I could not resist the temptation of remarking here that to an unregenerate man the celestial country might turn out a somewhat uncongenial place for a residence. He replied airily that he had considered the point and had no fear about the future; that he was old, and from all he had observed of the methods of government followed by those who ruled over earthly affairs from the sky, he had formed a clear idea of that place, and believed that even among so many glorified beings he would be able to meet with those who would prove companionable enough, and would think no worse of him on account of his little blemishes.

How he had first got this idea into his brain about Rima's ability to make things smooth for him after death I cannot say; probably it was the effect of the girl's powerful personality and vivid faith acting on an ignorant and extremely superstitious mind. While she was making that petition to her mother in heaven it did not seem in the least ridiculous to me: I had felt no inclination to smile, even when hearing all that about the old man's wings being singed to prevent his escape by flying. Her rapt look; the intense conviction that vibrated in her ringing, passionate tones; the brilliant scorn with which she, a hater of bloodshed, one so tender towards all living things, even the meanest, bade him kill himself, and only hear first how her vengeance would pursue his deceitful soul into other worlds; the clearness with which she had related the facts of the case, disclosing the inmost secrets of her heart—all this had had a strange, convincing effect on me. Listening to her I was no longer the enlightened, the creedless man. She herself was so near to the supernatural that it seemed brought near me; indefinable feelings, which had been latent in me, stirred into life, and following the direction of her divine, lustrous eyes, fixed on the blue sky above, I seemed to see there another being like herself, a Rima glorified, leaning her pale, spiritual face to catch the winged words uttered by her child on earth. And even now, while hearing the old man's talk, showing as it did a mind darkened with such gross delusions, I was not yet altogether free from the strange effect of that prayer. Doubtless it was a delusion; her mother was not really there above listening to the girl's voice. Still, in some mysterious way, Rima had become to me, even as to superstitious old Nuflo, a being apart and sacred, and this feeling seemed to mix with my passion, to purify and exalt it and make it infinitely sweet and precious.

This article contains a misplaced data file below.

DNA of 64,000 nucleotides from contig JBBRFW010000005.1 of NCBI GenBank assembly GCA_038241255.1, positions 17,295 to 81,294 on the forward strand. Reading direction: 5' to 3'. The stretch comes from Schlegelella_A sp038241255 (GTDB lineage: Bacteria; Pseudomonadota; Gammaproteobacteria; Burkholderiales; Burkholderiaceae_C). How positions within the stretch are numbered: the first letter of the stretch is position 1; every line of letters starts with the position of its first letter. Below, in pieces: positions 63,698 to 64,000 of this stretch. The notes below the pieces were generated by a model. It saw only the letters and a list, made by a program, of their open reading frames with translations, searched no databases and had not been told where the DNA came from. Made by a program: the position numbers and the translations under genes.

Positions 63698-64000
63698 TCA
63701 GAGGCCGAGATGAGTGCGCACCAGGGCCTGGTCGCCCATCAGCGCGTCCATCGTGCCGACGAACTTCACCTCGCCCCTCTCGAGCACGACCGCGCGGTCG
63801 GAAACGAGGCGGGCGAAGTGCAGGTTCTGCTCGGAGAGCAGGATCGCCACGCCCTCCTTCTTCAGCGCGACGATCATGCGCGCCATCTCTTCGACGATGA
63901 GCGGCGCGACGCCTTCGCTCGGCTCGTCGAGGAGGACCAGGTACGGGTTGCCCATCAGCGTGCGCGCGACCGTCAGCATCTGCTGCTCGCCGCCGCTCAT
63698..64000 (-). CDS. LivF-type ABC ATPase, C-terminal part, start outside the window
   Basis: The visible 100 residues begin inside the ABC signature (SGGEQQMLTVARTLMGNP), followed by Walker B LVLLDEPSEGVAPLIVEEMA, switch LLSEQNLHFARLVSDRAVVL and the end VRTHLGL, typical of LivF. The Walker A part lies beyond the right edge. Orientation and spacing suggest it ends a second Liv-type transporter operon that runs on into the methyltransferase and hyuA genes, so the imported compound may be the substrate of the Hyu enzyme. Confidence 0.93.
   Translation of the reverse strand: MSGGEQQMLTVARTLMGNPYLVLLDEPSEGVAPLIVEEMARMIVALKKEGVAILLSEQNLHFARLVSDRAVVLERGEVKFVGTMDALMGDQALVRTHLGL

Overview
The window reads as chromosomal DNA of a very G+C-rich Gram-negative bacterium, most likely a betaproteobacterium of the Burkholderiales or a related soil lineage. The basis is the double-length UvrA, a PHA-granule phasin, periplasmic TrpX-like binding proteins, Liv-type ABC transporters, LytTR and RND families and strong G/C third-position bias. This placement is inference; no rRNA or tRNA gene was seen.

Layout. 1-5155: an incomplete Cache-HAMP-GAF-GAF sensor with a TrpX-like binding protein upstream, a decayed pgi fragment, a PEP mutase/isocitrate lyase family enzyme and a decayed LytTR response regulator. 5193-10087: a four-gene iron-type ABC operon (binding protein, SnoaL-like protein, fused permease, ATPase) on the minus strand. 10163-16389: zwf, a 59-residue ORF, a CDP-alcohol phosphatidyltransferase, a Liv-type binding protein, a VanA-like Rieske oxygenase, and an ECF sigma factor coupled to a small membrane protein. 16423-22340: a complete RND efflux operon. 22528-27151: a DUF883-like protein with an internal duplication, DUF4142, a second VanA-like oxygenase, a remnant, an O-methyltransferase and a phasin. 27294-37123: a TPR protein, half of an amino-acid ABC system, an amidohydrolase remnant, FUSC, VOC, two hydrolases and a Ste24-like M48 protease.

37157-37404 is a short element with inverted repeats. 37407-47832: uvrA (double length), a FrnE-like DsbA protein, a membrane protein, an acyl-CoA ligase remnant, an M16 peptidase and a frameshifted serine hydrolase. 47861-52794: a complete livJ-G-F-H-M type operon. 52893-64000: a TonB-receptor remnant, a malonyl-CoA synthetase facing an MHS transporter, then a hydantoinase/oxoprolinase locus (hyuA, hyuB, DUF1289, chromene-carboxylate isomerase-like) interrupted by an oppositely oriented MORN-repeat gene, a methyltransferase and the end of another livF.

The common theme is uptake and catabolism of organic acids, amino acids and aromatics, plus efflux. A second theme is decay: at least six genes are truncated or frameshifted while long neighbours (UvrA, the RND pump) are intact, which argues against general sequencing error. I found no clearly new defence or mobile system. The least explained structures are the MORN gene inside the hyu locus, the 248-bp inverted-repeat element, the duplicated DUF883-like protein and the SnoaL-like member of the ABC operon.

After we had been silent for some time I said, "Old man, the result of the grand discussion you have had with Rima is that you have agreed to take her to Riolama, but about my accompanying you not one word has been spoken by either of you."

He stopped short to stare at me, and although it was too dark to see his face, I felt his astonishment. "Señor!" he exclaimed, "we cannot go without you. Have you not heard my granddaughter's words—that it is only because of you that she is about to undertake this crazy journey? If you are not with us in this thing, then, señor, here we must remain. But what will Rima say to that?"

"Very well, I will go, but only on one condition."

"What is it?" he asked, with a sudden change of tone, which warned me that he was becoming cautious again.

"That you tell me the whole story of Rima's origin, and how you came to be now living with her in this solitary place, and who these people are she wishes to visit at Riolama."

"Ah, señor, it is a long story, and sad. But you shall hear it all. You must hear it, señor, since you are now one of us; and when I am no longer here to protect her then she will be yours. And although you will never be able to do more than old Nuflo for her, perhaps she will be better pleased; and you, señor, better able to exist innocently by her side, without eating flesh, since you will always have that rare flower to delight you. But the story would take long to tell. You shall hear it all as we journey to Riolama. What else will there be to talk about when we are walking that long distance, and when we sit at night by the fire?"

"No, no, old man, I am not to be put off in that way. I must hear it before I start."

But he was determined to reserve the narrative until the journey, and after some further argument I yielded the point.